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28 Chinese | A Very Modern Exhibition in San Francisco
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28 Chinese | A Very Modern Exhibition in San Francisco

Picture of Matthew Strebe
Updated: 24 April 2017
The Asian Art Museum in San Francisco’s latest exhibition, 28 Chinese, is alternatively strange, wonky, and riveting. For those who love modern art – or even those who don’t – this is certainly an exhibition that is not to be missed. 28 Chinese opens for public viewing on June 9.

True art is always the compression of the universal into the particular. Wrought from heretofore-inert matter, the confines of a canvas or the discrete lines of a sculpture come alive with the coiled power of the artist’s emotive genius. Art speaks, imploring the viewer to see things truly, unvarnished by the passage of time, absorbed in the boundless expanse of eternal aesthetic truths. Ashurbanipal’s palatial friezes or Raphael’s Academy do not dull in meaning as the stones chip or the paint fades. The pathos of loss does not wither with the changing of forms.

It appears superfluous, then, to apply categories like ‘ancient,’ ‘classical,’ or ‘modern’ to what is timeless. And yet, 28 Chinese, the latest in the Asian Art Museum’s rotating collection of temporary exhibitions, is quintessentially modern. There seems to be neither artist, nor art, nor viewer implied in the works of these post-modern glitterati. Each piece scoffs at the very notion of eternity, finding in the momentary attainment of clarity all the meaning required. Denuded of overt symbolism, their abstraction becomes a blank slate for the projection of the viewer’s internal states. And drained of essence, anti-essentialism becomes the defining trait.

Take Liberation No. 1, the work of artist Liu Wei. A pastiche of interlocking bars, it assaults the viewer with garish, clashing colors that break against the limits of vision like the surf of an angry sea. Each line slashes, cutting deep into the flesh of order and meaning to the point of incoherence: ‘My works have no specific meaning – this is left for the audience to decide,’ Wei wrote. ‘But they wipe a layer of dust from the surface of reality, forcing it to expose its true face.’ This truth lies, perhaps, in the shape of a computer’s motherboard. A futuristic bar code comes a close second. An opening shot from a sequel to Blade Runner places a distant third. Wei says of this piece that it is ‘pure logic into color,’ yet logic implies an unassailable insight into meaning, which this piece clearly lacks. Perhaps the best advice comes from the Coen Brothers’ A Serious Man: ‘Accept the mystery.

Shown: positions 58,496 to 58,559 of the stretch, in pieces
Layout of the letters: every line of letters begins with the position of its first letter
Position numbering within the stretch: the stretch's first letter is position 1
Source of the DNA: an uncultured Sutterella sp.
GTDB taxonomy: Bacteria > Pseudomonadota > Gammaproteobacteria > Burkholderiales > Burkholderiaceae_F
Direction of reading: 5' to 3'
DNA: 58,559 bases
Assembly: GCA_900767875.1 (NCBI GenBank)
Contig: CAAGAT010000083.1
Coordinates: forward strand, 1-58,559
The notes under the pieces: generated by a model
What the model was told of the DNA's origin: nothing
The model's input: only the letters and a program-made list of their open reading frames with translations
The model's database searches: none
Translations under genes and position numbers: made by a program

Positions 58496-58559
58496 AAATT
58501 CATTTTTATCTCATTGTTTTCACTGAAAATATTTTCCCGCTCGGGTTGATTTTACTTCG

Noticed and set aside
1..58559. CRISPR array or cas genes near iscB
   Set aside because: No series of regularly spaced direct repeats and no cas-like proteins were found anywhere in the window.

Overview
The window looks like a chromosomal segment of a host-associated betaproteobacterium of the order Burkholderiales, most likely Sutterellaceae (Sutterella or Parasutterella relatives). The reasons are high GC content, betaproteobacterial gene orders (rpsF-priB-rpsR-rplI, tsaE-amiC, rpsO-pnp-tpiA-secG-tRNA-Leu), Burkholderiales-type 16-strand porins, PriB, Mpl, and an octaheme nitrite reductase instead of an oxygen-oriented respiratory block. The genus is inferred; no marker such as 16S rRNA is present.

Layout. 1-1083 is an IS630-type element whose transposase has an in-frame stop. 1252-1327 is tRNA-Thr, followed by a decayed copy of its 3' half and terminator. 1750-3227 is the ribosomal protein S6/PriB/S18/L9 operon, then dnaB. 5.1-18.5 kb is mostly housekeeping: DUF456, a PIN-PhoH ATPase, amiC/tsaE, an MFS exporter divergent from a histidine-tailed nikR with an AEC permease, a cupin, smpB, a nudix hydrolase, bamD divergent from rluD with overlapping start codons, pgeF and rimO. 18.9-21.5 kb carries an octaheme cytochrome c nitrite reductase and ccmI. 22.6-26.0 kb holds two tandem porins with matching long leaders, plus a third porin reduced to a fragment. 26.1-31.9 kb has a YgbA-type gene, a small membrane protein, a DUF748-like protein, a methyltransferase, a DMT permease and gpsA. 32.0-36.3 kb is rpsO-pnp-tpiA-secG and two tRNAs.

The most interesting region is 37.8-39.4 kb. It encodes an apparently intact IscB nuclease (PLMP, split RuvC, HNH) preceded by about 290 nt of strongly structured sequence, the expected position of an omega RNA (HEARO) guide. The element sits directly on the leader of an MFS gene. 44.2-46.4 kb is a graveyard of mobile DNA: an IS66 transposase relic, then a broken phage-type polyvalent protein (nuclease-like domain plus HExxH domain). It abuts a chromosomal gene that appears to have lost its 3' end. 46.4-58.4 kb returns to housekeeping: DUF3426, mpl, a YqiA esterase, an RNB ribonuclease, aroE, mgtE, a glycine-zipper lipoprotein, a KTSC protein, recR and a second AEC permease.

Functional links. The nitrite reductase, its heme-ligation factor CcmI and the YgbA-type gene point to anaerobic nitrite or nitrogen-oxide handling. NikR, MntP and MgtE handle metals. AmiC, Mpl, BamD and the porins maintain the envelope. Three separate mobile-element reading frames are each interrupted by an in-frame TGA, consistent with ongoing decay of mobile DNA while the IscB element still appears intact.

A certain fascination with violence predominates amongst some of the artists, transcending mere visual assault. A self-portrait by Ai Weiwei comes in the form of a suited corpse, lying facedown in one of the permanent exhibition rooms. One photo has a naked man covered in the rib bones of a slaughtered cow. Another, Untitled Room No. 2 by Chin Wei, appears to be a murder scene. A man sits collapsed on his writing desk, dead. Blood streams from the edges of the tables, down his legs, and splatters on the floor in thick, heavy, and voluminous dribbles. It is not blood that flows from the veins of the subject, however, but ink. What might this stylistic appropriation of violent death possibly mean? Perhaps he is a metaphor for the chimera of Chinese scholastic achievement. Maybe he represents the overpowering love affair a writer feels for the written word. He could even be the product of a fever dream. Wei’s clues resemble tealeaf reading: ‘I hope to face some taboo issues and attempt to express existing contradictions.’

Perhaps the strangest of all was the quasi-lecture, quasi-performance art piece organized as part of the Asian’s First Thursdays. Conceived of by Beijing-based artist Yan Xing, it starred two academic Sinologists in what sometimes veered into a polite barroom brawl, at other times into an academic debate, and still at others into a theatre of wild outbursts. ‘God bless the Chinese Communist Party!’ one of them intoned into his microphone. ‘It was the best frenemy I ever had.’ As the rounds of verbal sparring went on, obscure references and impenetrable jargon jockeyed for top billing in this spiraling caricature of the Ivory Tower. As he sat against a sculpted column of the Corinthian order, sipping on whiskey and snapping photos, the artist’s mission became increasingly clear: this was a mockery of art itself. Creation without creation, this lecture was an organization of elements interacting without the input of the artist. It formed a destruction of boundaries so complete that the line between reality and performance was completely effaced – the brochure, after all, promised nothing less.

Alternatively strange and incomprehensible, beautiful and ugly, 28 Chinese consistently follows the contradictory philosophy of modern art on a course into the absurd. While not lacking in technical expertise, much of the work seems intoxicated on its own edgy meaninglessness. Or, even more strangely, unaware that it is meaningless at all. This is an exhibit that is for some omissible, for others, remarkable. What it is not, however, is forgettable.

Matthew Strebe

Matthew is a writer, philosopher, and part-time dragon slayer living in the San Francisco Bay Area. You can find him dining at the next big place, playing in the sun, or talking to strangers on BART.